Followed by this thigh-slapper from Egypt (c. 1600 BC): “ How do you entertain a bored Pharaoh? Sail a boatload of young girls dressed only in fishnets down the Nile and invite him to catch a fish.”

Another claimant is Isaiah  37.36: “ The Angel of the Lord smote a hundred and four score and five thousand in the camp of the Assyrians and when they arose early in the morning, Behold, they were all dead corpses.”

In fourth-century BC Athens, there was a Comedians Club. This popular Group of Sixty met to hone their wit in the Temple of Heracles. Alas, we have no specimens of their jests, but do know six of their names, including one nicknamed ‘ The Lobster’ – doubtless a prickly character. No less a fan than King Philip II (father of Alexander the Great) of Macedon paid this sniggering sixty the enormous sum of one talent for a copy of their joke book.

Roman comic playwright Plautus twice alludes to such collections. Scholars Quintilian and Macrobius both attest to a plethora in the early and later Roman empires. The ultimate assemblage was probably that of Melissus, a favourite professor of emperor Augustus, who put together 150 volumes of jokes. Macrobius collected Augustus’ own witticisms together with those of his daughter Julia. Several authors paraded Cicero’s rib-ticklers as well as those of (to us) such lesser lights as Hellenistic harpist Stratonicus and Lucian’s cracker-barrel philosopher Demonax.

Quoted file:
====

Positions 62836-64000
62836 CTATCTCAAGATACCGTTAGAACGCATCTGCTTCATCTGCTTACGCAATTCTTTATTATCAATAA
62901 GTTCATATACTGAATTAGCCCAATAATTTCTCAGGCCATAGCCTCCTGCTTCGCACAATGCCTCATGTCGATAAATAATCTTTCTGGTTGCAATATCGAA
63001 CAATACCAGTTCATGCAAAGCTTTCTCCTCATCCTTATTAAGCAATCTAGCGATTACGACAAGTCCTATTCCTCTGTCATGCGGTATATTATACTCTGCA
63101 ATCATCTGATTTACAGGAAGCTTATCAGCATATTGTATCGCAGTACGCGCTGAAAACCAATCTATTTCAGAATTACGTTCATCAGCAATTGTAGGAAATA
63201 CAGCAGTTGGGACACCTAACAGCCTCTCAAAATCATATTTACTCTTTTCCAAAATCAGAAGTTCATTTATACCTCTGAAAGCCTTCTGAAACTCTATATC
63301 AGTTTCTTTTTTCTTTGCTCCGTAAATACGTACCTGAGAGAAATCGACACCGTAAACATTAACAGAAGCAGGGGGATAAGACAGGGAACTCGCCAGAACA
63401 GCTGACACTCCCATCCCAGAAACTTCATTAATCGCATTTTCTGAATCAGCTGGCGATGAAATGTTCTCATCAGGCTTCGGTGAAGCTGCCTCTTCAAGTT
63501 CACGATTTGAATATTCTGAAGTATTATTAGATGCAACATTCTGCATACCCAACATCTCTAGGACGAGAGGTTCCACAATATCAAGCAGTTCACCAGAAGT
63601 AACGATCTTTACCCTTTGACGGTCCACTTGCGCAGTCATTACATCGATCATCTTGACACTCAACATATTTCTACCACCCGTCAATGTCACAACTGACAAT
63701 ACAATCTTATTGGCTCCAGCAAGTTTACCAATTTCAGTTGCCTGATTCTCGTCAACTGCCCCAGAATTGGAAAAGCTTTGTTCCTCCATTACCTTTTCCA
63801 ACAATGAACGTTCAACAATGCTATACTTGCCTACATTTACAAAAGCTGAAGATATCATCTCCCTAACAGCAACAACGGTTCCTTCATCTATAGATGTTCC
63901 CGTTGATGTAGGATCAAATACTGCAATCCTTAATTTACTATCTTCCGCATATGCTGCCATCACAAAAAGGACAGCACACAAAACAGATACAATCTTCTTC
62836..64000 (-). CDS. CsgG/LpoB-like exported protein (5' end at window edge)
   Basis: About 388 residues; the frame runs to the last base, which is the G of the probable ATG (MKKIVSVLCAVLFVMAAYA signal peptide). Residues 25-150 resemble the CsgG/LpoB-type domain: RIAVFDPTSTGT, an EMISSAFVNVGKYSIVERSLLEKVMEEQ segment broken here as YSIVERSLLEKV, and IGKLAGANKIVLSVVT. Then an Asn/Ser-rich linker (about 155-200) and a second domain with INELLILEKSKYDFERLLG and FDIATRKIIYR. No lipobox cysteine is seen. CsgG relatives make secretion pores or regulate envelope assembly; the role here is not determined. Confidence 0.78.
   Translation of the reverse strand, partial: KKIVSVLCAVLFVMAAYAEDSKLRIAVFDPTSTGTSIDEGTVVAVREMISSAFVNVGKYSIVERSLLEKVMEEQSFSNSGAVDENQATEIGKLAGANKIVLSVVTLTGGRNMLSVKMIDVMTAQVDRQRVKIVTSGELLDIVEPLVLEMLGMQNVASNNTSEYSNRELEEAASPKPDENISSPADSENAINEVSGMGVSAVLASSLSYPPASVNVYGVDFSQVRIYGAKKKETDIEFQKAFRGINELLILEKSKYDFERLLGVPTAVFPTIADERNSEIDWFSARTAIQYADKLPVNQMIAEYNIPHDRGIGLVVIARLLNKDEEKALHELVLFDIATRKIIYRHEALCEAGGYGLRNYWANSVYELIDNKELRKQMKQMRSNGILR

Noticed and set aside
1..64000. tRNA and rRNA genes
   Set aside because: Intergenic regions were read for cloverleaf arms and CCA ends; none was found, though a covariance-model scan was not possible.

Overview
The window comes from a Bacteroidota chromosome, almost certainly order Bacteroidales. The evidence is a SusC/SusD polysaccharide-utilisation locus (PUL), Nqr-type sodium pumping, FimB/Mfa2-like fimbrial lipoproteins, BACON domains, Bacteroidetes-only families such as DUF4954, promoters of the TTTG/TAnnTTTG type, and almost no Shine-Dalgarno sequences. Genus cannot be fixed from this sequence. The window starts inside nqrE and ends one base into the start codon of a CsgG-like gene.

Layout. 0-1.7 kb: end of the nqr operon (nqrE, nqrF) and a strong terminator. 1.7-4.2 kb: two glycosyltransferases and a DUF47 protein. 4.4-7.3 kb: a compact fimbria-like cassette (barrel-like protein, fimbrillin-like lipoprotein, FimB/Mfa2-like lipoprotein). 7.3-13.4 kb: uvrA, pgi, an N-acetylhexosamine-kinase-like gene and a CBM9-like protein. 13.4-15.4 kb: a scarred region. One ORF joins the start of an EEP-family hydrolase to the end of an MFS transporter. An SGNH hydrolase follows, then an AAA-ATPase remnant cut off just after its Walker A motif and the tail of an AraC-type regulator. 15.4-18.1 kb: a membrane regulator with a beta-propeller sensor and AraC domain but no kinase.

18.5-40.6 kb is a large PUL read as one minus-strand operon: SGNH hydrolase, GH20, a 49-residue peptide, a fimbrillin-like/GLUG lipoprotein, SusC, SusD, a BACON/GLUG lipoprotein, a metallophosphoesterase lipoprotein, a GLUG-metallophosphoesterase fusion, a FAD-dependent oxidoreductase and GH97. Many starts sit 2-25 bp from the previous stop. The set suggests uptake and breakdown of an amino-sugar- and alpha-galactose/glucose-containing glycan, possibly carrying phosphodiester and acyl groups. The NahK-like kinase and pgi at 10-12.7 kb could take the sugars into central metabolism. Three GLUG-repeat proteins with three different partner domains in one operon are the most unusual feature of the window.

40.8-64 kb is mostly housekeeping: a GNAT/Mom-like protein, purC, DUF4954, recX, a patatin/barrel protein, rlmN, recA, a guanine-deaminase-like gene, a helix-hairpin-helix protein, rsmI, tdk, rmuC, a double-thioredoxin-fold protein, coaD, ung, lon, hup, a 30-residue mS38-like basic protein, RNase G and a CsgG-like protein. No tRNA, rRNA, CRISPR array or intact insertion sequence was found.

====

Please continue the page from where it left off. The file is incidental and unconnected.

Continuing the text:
One Christian wag, Bishop Sisinnius had his bon mots collected. Feeble stuff, e.g: “ Why do you bathe twice a day? Because I can’t bathe thrice.” In his article ‘ Is Wittiness Un-Christian?’, P. W. Van der Horst generated much debate, provoked by some Early Church Fathers’ contention that Jesus never smiled.

The sole surviving joke book is the Philogelos (Laughter-Lover). Its oldest manuscript is in the Pierpont Morgan Library. It contains 265 jokes, some recycled from section to section, classified by victim under several headings. It is attributed to the otherwise unknown pair Hierocles and Philagrios – the ancient Rowan and Martin? Double authorship is very rare in classical literature. Its date is equally elusive. Joke 62 refers to emperor Philip’s Millennial Games of AD 248. Number 76 about the Serapeum temple in Alexandria cannot post-date its destruction in AD 391. Other jokes are much older chestnuts. The Greek contains several late linguistic features, including Latinisms. There is no formal Christian presence, albeit some have detected elements thereof, with chronological consequences, pointing mistakenly – the Byzantines had no objections to ‘ obscenity’ – to the relative absence of blue jokes. Its manuscripts, plus a muddled quotation from the twelfth-century polymath John Tzetzes, suggest a Byzantine popularity.

Philogelos may have been an intended manual for wannabe gagsters. It has scored one modern success in British stand-up comedian Tom Bowen’s performance based entirely on it, immortalized on YouTube.